Not to mention the physical protection the lens hood provides. This is probably one of the reasons are eyes are recessed into our face.

Which lens are you talking about? You may be able to find a shorter hood for it. Although it may be a compromise in certain conditions, it would still be much better than no hood. You could also look into the collapsible rubber hoods. I have no experience with them, but some people like them since they make storing the lens easier.
12-08-2011, 07:47 AM   #8
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QuoteOriginally posted by rbefly Quote
A chip, ding, scratch or any mark at all, you're done.
Not necessarily.....
Dirty lens article -- personal experience backs this up (but not to the same extreme). Finger marks or dirt on the front have never affected my shots, except in the case of flare. My 70-210 has a big scratch that should appear in the lower corner but it's all but invisible.

Re-sale value is another story entirely!

12-08-2011, 01:16 PM   #9
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Dirty Glass?

Hello riw1138,
You're correct, lenses with scratches can sometimes suprise the user by creating fine photos. I was overstating the case for dramatic effect. It is also necessary to clean fingerprints, dust or marks whenever possible.
But nobody WANTS to scratch a lens element and as you say, it certainly kills the resale value. A $5.00 hood on a several-hundred dollar lens seems like cheap insurance to me. Same for a skylight filter.
And the optical advantage of a hood is beyond question. Poor contrast, flare, haze, ghosting are all reduced or eliminated by a hood.
My experience is, most of the abuse a lens takes is when we're carrying the camera by the strap, over the shoulder. Not while taking photos or (obviously) not while in the bag.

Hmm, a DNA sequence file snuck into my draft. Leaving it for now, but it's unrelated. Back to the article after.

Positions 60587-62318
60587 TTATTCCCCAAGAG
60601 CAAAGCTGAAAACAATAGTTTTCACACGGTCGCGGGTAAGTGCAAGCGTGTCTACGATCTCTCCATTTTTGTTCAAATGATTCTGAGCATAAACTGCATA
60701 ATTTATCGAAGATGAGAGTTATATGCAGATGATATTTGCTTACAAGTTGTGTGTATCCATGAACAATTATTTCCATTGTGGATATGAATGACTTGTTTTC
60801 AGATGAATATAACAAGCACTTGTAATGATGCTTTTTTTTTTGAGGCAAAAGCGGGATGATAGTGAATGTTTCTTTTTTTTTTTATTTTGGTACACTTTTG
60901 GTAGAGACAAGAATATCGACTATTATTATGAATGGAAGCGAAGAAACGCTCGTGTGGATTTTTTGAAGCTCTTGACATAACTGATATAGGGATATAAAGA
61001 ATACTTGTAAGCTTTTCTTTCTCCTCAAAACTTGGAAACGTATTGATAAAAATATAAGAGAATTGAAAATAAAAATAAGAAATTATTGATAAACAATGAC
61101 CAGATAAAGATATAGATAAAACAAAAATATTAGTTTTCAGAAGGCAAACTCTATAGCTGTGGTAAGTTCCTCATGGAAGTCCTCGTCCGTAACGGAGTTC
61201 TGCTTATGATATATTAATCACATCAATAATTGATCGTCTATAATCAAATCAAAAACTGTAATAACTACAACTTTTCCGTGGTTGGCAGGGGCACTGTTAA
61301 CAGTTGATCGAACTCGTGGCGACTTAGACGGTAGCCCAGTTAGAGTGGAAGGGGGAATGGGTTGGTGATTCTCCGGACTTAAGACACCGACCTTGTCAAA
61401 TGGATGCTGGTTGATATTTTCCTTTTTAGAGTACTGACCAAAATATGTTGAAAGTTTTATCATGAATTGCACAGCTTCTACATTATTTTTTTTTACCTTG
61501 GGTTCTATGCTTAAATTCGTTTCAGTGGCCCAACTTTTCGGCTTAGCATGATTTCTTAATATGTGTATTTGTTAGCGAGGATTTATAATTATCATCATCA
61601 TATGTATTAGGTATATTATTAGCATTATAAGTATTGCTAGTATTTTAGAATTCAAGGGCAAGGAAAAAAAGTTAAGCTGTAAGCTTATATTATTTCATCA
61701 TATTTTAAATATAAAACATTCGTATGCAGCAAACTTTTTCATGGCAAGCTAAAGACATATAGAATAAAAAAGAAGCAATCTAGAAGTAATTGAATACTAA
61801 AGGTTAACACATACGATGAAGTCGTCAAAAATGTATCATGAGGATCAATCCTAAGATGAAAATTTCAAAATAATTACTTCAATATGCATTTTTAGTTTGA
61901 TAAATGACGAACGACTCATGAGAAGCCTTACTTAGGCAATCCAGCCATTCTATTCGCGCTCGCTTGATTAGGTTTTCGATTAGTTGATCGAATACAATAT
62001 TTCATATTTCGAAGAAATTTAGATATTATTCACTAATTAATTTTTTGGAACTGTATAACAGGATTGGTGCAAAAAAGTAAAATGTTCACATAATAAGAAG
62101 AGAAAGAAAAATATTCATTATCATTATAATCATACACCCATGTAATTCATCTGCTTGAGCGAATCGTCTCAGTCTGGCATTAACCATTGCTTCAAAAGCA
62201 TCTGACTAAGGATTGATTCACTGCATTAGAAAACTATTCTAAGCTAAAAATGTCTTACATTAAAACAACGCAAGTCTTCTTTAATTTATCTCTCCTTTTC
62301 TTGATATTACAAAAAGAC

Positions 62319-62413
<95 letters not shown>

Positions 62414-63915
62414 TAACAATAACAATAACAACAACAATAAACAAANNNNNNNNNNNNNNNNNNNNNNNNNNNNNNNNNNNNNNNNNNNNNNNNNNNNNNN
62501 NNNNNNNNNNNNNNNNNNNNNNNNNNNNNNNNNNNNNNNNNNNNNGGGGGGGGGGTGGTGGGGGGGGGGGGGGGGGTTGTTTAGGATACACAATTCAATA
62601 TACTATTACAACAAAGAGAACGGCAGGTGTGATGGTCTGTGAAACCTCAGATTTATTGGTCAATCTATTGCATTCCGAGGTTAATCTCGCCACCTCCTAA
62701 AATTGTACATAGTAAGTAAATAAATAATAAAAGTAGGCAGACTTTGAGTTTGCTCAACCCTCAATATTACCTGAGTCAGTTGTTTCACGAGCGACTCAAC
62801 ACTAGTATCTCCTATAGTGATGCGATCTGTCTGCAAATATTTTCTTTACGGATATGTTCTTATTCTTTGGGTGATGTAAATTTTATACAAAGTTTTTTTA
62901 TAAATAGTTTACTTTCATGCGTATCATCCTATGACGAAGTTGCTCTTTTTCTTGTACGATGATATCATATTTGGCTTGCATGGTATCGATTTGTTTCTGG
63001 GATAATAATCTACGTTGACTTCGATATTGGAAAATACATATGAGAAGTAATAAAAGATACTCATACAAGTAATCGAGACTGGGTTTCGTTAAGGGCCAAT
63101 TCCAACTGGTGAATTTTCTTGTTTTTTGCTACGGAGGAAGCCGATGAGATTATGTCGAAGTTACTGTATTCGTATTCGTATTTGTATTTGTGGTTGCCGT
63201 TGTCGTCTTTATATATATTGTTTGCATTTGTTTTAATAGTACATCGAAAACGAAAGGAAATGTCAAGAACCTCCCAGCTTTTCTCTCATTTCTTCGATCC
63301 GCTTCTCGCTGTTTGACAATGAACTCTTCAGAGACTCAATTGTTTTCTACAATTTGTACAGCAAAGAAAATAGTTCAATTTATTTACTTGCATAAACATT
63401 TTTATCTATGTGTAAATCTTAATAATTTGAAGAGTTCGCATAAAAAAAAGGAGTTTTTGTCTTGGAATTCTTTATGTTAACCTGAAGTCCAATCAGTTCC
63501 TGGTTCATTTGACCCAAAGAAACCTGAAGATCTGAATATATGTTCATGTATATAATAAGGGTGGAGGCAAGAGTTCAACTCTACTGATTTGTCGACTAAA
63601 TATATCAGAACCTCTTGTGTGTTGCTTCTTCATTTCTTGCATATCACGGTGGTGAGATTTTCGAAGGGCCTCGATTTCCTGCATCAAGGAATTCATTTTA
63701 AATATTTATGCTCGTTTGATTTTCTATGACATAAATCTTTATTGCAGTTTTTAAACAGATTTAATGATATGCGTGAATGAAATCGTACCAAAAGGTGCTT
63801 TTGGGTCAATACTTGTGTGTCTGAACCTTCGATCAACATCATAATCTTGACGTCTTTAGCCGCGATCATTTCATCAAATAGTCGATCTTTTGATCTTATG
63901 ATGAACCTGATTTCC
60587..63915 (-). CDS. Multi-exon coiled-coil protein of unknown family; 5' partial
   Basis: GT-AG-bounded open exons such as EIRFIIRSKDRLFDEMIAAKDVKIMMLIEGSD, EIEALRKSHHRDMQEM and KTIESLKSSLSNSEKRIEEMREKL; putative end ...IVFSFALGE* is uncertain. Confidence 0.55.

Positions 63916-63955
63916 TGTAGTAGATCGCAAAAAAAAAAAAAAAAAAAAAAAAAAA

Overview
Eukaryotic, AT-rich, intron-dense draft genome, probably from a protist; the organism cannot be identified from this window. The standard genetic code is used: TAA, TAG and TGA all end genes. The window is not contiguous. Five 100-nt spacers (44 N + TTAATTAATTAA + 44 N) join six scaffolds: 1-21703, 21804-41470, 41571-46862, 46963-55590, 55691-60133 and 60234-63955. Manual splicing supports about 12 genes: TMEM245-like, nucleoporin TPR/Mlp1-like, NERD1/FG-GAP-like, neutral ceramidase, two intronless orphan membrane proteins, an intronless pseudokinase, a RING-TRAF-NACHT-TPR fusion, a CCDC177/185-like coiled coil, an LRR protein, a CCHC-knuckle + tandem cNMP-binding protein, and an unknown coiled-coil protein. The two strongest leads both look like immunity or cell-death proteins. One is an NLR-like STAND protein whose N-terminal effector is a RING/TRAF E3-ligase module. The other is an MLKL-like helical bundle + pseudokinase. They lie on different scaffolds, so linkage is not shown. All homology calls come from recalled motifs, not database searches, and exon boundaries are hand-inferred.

It's swinging around, bumps into doorframes, car doors, tables, anything that narrows our passage. I don't believe a lens CAP really protects it that well. A hood does a much better job.
JMO,
Ron
12-08-2011, 06:46 PM   #10
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Hoods are mandatory. Don't leave home without them. Even indoors, don't mount a lens without a hood. Exception: Some primes have deep front insets that function as hoods.
12-08-2011, 06:53 PM   #11
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There is so little to some of the flower petal hoods, that I have some doubts about how much they could possibly be helping. I can think of one set of petals for a Sigma WA zoom that is more a suggestion of a hood. Anyway, the point of the OP is one of the reasons I really like the DA Ltd primes with built-in hoods.

Last edited by GeneV; 12-08-2011 at 08:06 PM.
12-09-2011, 07:16 AM   #12
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OK I moved some of the dividers in my bag to fit my everyday combo of K-5 and 18-135 WR Lens. A sweet rig, dare I say.